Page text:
By 1955, Clarice and Gerald had their first son, Gregory, and altogether their six children were born over a period of 18 years. Their first daughter Cindy was born in 1958. That caused a gap between teaching jobs. She taught two years at Strathcona, teaching first, second and third grades from 1959 to 1961. Another daughter Vanji was born in 1963 in March. Clarice taught first and second grades in Wannaska from the fall of 1963 to 1969. Their daughter Cindy was starting first grade when Clarice was teaching in Wannaska, and she got permission from Superintendent Christianson to bring Cindy out there with her to attend school in Wannaska that year. Clarice remembers one of the other first grade girls asking her why Cindy called her Mommy, not teacher.
When Wannaska consolidated with Roseau, Clarice began her 25 years of teaching in Roseau, always teaching first grade. She loved that age group and had many sweet memories of those kids. One item in her album was a poem she had written about each of the students in her last year of teaching first grade in Wannaska. I’ll read one verse that she pointed out, which summarized her philosophy of studying:
“I see one child not progressing
on his seatwork quite as well,
I hear Kammie give a warning
that rings true as a bell –
“You had better get your work done
or you’ll never grow up smart,
And you’ll never get your work done
if you never even start.”
Clarice took continuing education in Bemidji, sometimes staying in a cabin by the lake with her kids. The oldest son Gregory had left home when school was out after his Senior year, and the last baby, Jeremy, was born the following July. The second daughter, Vanji, was old enough to babysit Jonathan and Jeremy during the day while Clarice attended classes. Vanji also brought a friend along for a week. The oldest girl, Cindy, had also gone with Clarice during her summer school sessions. Redgie stayed home with his dad the year he was 10. After many years of extra work, Clarice obtained her Master’s Degree in Elementary Education in 1978.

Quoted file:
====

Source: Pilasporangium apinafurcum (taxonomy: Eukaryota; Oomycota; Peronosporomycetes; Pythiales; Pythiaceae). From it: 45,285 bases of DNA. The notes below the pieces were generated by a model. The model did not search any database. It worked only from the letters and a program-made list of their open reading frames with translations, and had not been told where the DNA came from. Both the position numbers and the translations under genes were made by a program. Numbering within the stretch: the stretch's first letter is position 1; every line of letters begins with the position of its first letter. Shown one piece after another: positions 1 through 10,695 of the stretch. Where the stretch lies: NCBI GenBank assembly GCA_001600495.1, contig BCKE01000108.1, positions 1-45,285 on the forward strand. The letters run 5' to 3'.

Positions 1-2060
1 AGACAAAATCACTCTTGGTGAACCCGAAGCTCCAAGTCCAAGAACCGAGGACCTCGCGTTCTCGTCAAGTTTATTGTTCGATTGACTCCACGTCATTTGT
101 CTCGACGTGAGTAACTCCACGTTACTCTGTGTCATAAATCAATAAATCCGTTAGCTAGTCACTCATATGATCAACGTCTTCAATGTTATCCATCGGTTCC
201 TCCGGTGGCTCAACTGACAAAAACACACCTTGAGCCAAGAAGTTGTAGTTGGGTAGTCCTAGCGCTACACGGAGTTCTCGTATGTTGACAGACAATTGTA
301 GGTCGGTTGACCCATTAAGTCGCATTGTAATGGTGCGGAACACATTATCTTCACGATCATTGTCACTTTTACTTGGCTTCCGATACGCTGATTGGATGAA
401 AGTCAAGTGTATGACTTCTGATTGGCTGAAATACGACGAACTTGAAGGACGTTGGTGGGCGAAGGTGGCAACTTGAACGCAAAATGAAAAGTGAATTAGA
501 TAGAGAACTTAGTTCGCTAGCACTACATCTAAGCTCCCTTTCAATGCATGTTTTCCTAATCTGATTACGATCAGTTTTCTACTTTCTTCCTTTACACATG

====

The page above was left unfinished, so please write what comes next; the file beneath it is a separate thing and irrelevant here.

Hard work is just accepted when you teach school. The end of the school day doesn’t mean the end of the teacher’s work day. She made a point of heading home at 5 o’clock after completing other jobs in her room like correcting papers, putting bulletin boards together, and prepping for the next day’s classes. Each Friday afternoon she allowed an hour for art. That involved extra time to prepare for, but she said the kids were all so good and she doesn’t ever remember anyone even spilling paint on painting days. There were also programs to prepare and practice for. She had photos showing Christmas and Mother’s Day programs, and kids in Halloween costumes. All the younger elementary students enjoyed parading around the gym in their costumes that day. She also taught summer school a couple of times which also involved a program. She taught students to do embroidery on dishtowels and to sew aprons and clothes.
Clarice couldn’t remember any bad experiences from her teaching years. I think her great love of little children accounts for that. She was selected as Roseau’s Teacher of the Year in March of 1991, a well-deserved honor. I’m sure all of her students would agree.
Thanks, Clarice, for letting me see your album and hear your memories for this story.
Thank you to (www.roseauonline.com) for letting us share our county’s history with your listeners by donating air time, studio time, and production staff every week.